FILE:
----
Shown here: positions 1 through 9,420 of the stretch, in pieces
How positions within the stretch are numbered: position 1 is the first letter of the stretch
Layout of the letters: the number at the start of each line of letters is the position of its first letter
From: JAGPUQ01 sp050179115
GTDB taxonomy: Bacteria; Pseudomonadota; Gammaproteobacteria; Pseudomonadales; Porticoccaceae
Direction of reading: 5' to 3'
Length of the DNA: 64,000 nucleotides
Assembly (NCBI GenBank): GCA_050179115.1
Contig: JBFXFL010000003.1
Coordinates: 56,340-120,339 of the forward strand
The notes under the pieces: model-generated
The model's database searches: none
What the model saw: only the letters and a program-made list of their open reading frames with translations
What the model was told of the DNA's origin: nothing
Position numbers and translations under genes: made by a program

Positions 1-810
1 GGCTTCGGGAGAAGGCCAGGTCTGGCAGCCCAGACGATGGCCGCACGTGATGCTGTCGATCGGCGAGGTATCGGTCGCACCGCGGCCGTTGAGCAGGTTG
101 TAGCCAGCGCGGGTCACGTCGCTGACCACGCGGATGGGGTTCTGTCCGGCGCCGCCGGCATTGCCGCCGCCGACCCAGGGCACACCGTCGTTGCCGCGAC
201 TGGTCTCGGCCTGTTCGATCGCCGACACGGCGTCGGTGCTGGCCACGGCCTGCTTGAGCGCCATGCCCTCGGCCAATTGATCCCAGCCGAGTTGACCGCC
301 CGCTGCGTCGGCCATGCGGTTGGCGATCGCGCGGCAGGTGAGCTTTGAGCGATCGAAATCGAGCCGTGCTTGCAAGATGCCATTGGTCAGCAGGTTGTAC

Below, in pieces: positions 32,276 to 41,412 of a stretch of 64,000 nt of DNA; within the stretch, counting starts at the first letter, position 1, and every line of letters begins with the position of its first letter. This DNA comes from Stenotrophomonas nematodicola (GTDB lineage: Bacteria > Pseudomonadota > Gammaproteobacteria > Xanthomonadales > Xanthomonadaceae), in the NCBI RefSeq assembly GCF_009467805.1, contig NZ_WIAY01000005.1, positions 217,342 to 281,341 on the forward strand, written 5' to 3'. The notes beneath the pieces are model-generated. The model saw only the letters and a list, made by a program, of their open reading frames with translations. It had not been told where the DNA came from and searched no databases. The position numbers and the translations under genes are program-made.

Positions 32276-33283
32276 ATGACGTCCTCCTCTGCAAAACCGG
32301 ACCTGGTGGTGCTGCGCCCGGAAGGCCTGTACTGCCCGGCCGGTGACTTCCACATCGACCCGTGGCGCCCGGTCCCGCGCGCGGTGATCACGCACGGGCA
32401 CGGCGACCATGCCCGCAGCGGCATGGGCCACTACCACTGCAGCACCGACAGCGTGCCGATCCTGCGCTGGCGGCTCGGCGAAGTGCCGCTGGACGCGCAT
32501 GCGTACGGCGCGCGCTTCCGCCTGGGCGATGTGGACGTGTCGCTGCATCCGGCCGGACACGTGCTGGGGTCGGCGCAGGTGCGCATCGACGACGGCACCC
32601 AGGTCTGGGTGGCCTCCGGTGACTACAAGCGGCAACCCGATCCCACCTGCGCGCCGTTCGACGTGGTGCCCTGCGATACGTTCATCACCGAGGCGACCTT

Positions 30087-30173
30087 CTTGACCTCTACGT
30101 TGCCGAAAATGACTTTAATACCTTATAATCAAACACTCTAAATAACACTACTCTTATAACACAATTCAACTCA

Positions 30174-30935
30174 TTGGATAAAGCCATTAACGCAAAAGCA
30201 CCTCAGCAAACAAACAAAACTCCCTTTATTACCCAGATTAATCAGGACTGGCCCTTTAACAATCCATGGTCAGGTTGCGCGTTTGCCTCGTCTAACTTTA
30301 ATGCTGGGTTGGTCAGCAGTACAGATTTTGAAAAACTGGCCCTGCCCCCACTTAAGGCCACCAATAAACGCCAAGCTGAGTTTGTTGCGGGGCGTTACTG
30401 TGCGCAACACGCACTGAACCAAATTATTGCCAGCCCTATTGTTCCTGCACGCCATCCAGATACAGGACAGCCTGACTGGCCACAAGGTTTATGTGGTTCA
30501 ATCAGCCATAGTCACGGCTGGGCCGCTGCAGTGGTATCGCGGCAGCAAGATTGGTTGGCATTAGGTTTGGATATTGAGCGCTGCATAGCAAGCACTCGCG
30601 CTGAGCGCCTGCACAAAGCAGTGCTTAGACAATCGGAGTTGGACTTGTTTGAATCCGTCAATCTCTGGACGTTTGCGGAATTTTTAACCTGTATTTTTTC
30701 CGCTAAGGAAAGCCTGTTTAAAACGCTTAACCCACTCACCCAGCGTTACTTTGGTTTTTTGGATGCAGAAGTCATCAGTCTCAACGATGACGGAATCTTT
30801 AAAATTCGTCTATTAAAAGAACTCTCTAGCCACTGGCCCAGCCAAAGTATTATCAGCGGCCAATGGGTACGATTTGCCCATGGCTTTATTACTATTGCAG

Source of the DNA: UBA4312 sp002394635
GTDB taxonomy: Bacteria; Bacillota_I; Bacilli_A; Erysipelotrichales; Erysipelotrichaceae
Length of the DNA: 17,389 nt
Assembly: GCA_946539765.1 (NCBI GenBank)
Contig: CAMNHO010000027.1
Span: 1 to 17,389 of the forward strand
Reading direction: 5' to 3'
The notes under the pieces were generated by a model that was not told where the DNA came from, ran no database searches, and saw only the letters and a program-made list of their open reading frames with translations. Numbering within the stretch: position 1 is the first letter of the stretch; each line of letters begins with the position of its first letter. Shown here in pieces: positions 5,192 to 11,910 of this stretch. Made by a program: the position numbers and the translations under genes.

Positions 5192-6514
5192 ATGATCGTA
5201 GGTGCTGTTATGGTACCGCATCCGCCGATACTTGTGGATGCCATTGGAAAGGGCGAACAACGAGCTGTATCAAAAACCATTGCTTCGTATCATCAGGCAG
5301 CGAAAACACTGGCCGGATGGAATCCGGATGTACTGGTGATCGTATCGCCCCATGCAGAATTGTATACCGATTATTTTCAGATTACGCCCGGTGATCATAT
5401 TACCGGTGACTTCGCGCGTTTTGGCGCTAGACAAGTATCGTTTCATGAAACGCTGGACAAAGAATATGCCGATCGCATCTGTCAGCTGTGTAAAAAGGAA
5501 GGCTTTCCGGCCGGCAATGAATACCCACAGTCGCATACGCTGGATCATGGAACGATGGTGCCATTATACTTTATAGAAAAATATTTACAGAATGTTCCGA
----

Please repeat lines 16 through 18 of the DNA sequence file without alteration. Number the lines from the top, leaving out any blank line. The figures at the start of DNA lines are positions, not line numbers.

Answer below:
Positions 1-810
1 GGCTTCGGGAGAAGGCCAGGTCTGGCAGCCCAGACGATGGCCGCACGTGATGCTGTCGATCGGCGAGGTATCGGTCGCACCGCGGCCGTTGAGCAGGTTG
101 TAGCCAGCGCGGGTCACGTCGCTGACCACGCGGATGGGGTTCTGTCCGGCGCCGCCGGCATTGCCGCCGCCGACCCAGGGCACACCGTCGTTGCCGCGAC